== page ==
Harvick issues warning to the NASCAR playoff field with win

Kevin Harvick didn’t have the best car at Darlington and he still kicked off the NASCAR playoffs with a victory.

Harvick issues warning to the NASCAR playoff field with win
Race Winner Kevin Harvick, Stewart-Haas Racing, Ford Mustang
Race Winner Kevin Harvick, Stewart-Haas Racing, Ford Mustang
Race Winner Kevin Harvick, Stewart-Haas Racing, Ford Mustang
Race Winner Kevin Harvick, Stewart-Haas Racing, Ford Mustang
Race Start
Cup Series Trophy
Race Winner Kevin Harvick, Stewart-Haas Racing, Ford Mustang
Kevin Harvick, Stewart-Haas Racing, Ford Mustang
Kevin Harvick, Stewart-Haas Racing, Ford Mustang awarded the regular season trophy
Race Winner Kevin Harvick, Stewart-Haas Racing, Ford Mustang
Kevin Harvick, Stewart-Haas Racing, Ford Mustang Busch Head for the Mountains
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That’s a scary thought for Harvick’s fellow competitors for the 2020 Cup Series championship.

In nearly every one of Harvick’s seven wins in the regular season, he and his No. 4 Stewart-Haas Racing team ran up front a good deal of the race and many times simply overpowered its competition.

Sunday night’s Southern 500 at Darlington (S.C.) Raceway was different, however.

It became clear in the early-going Harvick’s No. 4 Ford didn’t have the race-winning speed to match Martin Truex Jr. or Chase Elliott.

Harvick did have a backup plan – a change-up in pit strategy initiated by crew chief Rodney Childers that put Harvick up front and in position to capitalize when Truex and Elliott took each other out racing for the lead late in the race.

Harvick inherited the lead with 12 of 367 laps remaining and held off a spirited charge from Austin Dillon to secure the win and lock himself into the Round of 12.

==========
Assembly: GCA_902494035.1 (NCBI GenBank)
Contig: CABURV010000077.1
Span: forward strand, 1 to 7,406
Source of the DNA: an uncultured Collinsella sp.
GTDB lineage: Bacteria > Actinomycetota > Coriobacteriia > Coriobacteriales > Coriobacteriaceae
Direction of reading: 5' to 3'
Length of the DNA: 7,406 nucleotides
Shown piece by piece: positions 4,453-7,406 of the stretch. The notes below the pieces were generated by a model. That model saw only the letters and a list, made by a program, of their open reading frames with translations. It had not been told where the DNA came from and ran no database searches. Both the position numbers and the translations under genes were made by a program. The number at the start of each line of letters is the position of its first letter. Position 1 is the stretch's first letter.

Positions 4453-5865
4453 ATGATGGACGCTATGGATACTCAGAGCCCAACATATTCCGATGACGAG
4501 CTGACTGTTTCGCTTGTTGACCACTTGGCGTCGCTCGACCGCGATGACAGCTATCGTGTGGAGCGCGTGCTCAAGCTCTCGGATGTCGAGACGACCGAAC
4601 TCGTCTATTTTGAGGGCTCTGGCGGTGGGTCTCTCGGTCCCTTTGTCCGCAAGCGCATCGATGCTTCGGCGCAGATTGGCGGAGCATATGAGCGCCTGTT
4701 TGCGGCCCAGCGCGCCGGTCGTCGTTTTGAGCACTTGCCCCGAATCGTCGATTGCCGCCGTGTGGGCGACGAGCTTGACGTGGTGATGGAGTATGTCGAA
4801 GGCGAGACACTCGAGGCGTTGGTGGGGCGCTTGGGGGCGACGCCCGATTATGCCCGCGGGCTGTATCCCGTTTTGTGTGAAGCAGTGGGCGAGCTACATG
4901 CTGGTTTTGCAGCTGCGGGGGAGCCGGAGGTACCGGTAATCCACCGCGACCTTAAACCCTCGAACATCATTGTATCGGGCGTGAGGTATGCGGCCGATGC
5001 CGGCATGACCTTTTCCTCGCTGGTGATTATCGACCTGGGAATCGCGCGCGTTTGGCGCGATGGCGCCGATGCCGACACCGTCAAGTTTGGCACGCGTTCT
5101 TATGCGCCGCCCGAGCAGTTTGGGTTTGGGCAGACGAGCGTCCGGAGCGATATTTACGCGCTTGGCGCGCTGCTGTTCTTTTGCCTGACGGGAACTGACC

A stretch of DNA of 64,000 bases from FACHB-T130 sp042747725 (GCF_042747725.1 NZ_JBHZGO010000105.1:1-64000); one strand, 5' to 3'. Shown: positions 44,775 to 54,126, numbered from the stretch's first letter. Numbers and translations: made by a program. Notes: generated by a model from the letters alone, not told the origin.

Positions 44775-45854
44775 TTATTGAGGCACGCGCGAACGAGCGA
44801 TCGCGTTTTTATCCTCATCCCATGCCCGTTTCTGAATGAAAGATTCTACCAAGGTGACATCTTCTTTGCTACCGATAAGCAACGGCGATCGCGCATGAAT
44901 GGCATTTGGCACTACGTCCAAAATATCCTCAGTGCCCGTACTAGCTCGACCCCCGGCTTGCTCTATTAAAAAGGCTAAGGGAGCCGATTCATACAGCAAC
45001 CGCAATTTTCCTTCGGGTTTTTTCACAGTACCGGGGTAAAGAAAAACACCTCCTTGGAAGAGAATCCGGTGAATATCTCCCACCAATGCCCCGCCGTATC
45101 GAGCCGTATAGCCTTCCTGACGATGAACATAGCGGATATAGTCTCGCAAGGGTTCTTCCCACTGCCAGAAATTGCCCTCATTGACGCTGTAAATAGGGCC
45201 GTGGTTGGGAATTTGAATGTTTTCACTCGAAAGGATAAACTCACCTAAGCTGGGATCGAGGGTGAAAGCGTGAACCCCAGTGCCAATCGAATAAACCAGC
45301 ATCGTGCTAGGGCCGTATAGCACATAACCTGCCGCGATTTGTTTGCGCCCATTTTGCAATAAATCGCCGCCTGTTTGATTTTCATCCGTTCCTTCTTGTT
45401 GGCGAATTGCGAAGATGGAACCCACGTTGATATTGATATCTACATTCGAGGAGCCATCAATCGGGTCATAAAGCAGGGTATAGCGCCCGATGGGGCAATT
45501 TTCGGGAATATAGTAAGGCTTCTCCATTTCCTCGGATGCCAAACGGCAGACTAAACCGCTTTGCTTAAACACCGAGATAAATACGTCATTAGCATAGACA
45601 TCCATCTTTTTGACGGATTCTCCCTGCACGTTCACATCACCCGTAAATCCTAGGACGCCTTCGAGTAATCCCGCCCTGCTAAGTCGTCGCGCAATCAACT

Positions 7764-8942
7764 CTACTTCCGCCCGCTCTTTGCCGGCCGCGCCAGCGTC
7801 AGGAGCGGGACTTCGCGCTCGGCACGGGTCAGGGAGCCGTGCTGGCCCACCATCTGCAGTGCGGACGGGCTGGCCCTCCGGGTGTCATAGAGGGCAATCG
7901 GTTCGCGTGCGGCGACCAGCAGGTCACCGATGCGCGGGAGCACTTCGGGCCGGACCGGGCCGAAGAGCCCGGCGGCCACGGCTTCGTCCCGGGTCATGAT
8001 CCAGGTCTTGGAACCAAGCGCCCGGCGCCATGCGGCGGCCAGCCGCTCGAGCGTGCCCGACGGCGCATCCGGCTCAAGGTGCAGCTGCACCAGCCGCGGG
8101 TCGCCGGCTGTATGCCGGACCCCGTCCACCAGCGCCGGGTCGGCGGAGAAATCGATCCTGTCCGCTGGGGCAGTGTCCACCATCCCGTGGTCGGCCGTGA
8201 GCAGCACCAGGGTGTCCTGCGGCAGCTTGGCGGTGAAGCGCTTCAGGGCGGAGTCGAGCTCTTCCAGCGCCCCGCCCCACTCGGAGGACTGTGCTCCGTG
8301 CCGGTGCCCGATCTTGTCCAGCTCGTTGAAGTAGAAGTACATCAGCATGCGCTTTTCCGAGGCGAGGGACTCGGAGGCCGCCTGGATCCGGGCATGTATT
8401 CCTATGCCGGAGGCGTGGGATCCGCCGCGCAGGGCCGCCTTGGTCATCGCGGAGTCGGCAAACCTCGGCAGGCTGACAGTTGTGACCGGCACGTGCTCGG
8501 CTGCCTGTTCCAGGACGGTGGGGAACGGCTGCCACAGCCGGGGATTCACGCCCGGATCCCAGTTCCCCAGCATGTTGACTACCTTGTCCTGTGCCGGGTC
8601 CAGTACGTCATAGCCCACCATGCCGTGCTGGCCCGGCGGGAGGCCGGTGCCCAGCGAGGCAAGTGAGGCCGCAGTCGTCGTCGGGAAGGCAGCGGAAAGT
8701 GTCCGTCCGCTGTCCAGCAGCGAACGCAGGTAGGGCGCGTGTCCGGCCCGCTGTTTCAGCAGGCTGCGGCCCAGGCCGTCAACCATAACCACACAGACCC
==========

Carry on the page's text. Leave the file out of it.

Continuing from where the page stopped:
“It was a battle. It wasn’t necessarily pretty,” Harvick said. “But everybody on our team did a great job keeping us in the race. Rodney had great strategy. Our car was extremely loose all night, and we were able to manage to get it better but never really got it going as good as we’d like to.

“But they battled, and we kept ourselves in the right spot. The leaders got tangled up and we were in position to capitalize on that.”

The victory in a race Harvick wasn’t likely to win provided a litany of extra benefits.

He picked up five more playoff points he wasn’t expecting; two of his top competitors for the title were denied the chance at those points; and he now has a “free pass” the next two races to throw caution to the wind in the effort to collect even more playoff points without worrying about advancing to the next round.

“We knew we had done a great job in the regular season and had built a buffer. Just like you saw Rodney call this race, I think there were several moments where we could have been a lap down and he called this race to win,” Harvick said.

“I think he knows the importance of winning races. He also knows the importance of that cushion that’s sitting there. But the best way up is to have that cushion get bigger, and we were able to do that.

“That’s just the great spot that we’re in that we can continue to be aggressive and make aggressive calls and do aggressive things to try to win.”

Ahead of the pack

Entering the playoffs, Harvick and Denny Hamlin – and in some ways Brad Keselowski – had already separated themselves from the rest of the 16-driver field by virtue of their performance.

In the opening playoff race, Hamlin took himself out of contention for a win with an on-track mistake (missing the entrance to pit road on a green-flag stop) and Truex and Elliott took each other out racing for the win.

Harvick was already a favorite to be one of the final four competing for the title at Phoenix in November but nobody could have envisioned his competition assisting in clearing his path through the playoffs.

Why is that a scary thought for his fellow competitors?

Because the Kevin Harvick that won seven races in the regular season and dominated many of them in doing so hasn’t even shown up yet.

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